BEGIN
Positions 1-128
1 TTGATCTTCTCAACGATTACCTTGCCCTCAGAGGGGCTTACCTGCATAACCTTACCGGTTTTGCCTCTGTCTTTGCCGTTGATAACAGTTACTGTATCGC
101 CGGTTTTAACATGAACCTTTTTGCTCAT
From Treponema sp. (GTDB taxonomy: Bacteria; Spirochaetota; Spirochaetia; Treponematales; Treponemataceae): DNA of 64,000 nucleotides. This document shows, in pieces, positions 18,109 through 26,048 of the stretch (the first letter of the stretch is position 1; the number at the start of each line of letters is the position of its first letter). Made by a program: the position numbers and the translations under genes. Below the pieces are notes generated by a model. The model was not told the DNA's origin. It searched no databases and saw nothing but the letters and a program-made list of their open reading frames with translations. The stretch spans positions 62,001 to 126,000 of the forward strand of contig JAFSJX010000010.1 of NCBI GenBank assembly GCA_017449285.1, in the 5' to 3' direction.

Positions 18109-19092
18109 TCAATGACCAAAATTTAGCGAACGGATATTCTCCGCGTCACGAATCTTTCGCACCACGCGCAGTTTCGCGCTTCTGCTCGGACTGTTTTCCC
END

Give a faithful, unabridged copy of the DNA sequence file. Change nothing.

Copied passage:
Positions 1-128
1 TTGATCTTCTCAACGATTACCTTGCCCTCAGAGGGGCTTACCTGCATAACCTTACCGGTTTTGCCTCTGTCTTTGCCGTTGATAACAGTTACTGTATCGC
101 CGGTTTTAACATGAACCTTTTTGCTCAT
From Treponema sp. (GTDB taxonomy: Bacteria; Spirochaetota; Spirochaetia; Treponematales; Treponemataceae): DNA of 64,000 nucleotides. This document shows, in pieces, positions 18,109 through 26,048 of the stretch (the first letter of the stretch is position 1; the number at the start of each line of letters is the position of its first letter). Made by a program: the position numbers and the translations under genes. Below the pieces are notes generated by a model. The model was not told the DNA's origin. It searched no databases and saw nothing but the letters and a program-made list of their open reading frames with translations. The stretch spans positions 62,001 to 126,000 of the forward strand of contig JAFSJX010000010.1 of NCBI GenBank assembly GCA_017449285.1, in the 5' to 3' direction.

Positions 18109-19092
18109 TCAATGACCAAAATTTAGCGAACGGATATTCTCCGCGTCACGAATCTTTCGCACCACGCGCAGTTTCGCGCTTCTGCTCGGACTGTTTTCCC